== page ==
Shabbat Parashat Re'eh| 5766
R'ei | | 1/1/2005
As Bnei Yisrael prepared to enter Eretz Yisrael, they were commanded: “Destroy all of the places that the nations worshipped their gods … You shall smash their altars and break their monuments, and the idols of their gods you shall destroy and erase their name from that place. Do not do so to Hashem, your G-d” (Devarim 11:31,12: 2-4). What is the meaning of this last command not to do so to Hashem, and why would one think to do so?
We have been discussing how batei din (rabbinical courts) can operate without authentic semicha (ordination). After all, such semicha requires an unbroken chain from Moshe Rabbeinu, and this chain was broken some 1600 years ago. We now would like to ask: is it possible in our days to renew the institution of authentic semicha?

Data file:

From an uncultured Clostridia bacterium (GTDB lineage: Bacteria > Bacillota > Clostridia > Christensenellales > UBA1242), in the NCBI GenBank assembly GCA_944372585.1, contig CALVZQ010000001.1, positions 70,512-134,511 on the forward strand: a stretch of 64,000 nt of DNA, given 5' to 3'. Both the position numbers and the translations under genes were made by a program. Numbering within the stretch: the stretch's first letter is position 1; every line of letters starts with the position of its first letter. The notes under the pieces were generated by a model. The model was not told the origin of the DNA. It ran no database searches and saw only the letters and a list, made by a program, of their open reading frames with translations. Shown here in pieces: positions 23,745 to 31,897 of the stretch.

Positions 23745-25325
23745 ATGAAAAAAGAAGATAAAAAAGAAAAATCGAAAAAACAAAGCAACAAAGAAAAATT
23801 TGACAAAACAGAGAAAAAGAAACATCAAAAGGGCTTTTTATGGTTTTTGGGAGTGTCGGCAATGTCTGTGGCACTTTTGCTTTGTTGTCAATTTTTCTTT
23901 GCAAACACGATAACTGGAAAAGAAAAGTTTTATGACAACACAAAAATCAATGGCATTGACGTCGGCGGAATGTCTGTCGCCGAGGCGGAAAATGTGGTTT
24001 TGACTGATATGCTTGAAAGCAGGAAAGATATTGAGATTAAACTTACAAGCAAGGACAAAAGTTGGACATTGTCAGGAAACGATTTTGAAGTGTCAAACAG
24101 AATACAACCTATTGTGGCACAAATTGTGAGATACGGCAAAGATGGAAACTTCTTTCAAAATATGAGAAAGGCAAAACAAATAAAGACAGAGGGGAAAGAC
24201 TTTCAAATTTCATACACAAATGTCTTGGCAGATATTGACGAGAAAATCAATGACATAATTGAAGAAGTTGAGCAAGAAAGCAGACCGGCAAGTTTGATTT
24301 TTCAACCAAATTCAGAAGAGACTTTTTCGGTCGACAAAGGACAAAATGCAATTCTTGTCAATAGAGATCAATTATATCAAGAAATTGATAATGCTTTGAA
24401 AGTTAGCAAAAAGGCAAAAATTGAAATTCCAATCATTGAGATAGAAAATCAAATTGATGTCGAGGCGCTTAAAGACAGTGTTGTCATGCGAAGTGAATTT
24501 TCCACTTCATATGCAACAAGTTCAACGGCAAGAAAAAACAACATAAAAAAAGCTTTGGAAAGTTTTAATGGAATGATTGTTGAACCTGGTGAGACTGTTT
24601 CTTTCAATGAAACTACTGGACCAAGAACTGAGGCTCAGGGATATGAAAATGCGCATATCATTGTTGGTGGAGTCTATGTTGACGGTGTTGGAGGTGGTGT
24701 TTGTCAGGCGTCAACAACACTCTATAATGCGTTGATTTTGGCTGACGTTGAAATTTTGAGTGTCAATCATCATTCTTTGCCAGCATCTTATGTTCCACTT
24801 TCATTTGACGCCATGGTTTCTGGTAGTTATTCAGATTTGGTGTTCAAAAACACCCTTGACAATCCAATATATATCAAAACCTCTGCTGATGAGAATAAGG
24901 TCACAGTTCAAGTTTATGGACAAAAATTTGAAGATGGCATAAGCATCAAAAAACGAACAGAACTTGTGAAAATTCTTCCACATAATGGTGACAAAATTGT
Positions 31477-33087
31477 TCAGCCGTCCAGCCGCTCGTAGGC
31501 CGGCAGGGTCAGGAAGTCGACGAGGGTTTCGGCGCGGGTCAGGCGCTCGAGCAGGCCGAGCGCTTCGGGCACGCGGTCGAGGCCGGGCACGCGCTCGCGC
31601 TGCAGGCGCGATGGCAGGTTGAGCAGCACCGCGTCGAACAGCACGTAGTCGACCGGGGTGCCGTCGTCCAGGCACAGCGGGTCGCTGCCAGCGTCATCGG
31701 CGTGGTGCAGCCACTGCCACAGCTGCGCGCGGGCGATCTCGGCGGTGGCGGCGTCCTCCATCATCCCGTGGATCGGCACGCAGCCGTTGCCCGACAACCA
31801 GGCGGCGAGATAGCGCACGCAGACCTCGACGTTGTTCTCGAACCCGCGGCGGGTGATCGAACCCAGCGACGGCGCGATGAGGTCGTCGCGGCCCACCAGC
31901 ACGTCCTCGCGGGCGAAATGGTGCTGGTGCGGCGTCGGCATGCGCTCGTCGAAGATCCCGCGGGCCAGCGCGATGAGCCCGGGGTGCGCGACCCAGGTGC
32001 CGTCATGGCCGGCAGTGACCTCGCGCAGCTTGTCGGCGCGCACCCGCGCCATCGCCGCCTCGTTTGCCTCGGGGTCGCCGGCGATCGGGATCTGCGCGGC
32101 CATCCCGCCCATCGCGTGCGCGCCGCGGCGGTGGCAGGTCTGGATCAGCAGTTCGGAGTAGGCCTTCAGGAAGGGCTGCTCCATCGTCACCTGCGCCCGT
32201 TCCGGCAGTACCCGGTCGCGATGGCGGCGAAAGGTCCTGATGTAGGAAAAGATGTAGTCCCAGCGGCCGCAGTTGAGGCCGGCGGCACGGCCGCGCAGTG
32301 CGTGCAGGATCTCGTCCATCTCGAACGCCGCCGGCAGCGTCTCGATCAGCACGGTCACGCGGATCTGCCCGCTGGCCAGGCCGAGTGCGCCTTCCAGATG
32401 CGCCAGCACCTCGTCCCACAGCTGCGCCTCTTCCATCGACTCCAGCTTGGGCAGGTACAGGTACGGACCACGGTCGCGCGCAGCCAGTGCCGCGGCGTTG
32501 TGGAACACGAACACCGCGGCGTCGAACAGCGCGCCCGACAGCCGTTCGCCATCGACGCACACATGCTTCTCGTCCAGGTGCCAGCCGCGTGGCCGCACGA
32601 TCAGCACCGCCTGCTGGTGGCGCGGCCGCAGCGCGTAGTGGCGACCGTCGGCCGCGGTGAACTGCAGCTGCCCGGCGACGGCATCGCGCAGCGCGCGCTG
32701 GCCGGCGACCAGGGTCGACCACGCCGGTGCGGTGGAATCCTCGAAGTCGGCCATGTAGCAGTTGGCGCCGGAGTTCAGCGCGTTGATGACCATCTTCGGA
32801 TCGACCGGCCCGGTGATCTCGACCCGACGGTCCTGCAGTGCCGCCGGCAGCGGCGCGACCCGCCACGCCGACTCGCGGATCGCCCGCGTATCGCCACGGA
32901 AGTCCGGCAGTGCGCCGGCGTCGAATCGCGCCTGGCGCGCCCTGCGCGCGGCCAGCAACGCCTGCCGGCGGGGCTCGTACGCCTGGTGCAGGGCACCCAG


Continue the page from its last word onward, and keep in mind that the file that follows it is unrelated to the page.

The feeling of belief in the principles of our faith must be worked on carefully in its early stages so that it will be well rooted in the cognitive part of a person’s mind. In addition, this feeling must be checked so that it should not be a case of a “fool will believe anything.” It is important that there be a guarantee that the natural inclination toward belief is substantiated in a serious manner.
This edition of
A weekly divrei Torah leaflet: A Glimpse at the Parasha, Ask the Rabbi, From the writings of Harav Avraham Yitzchak Hakohen Kook, zt”l, Pninat Mishpat (Jewish Monetary Law).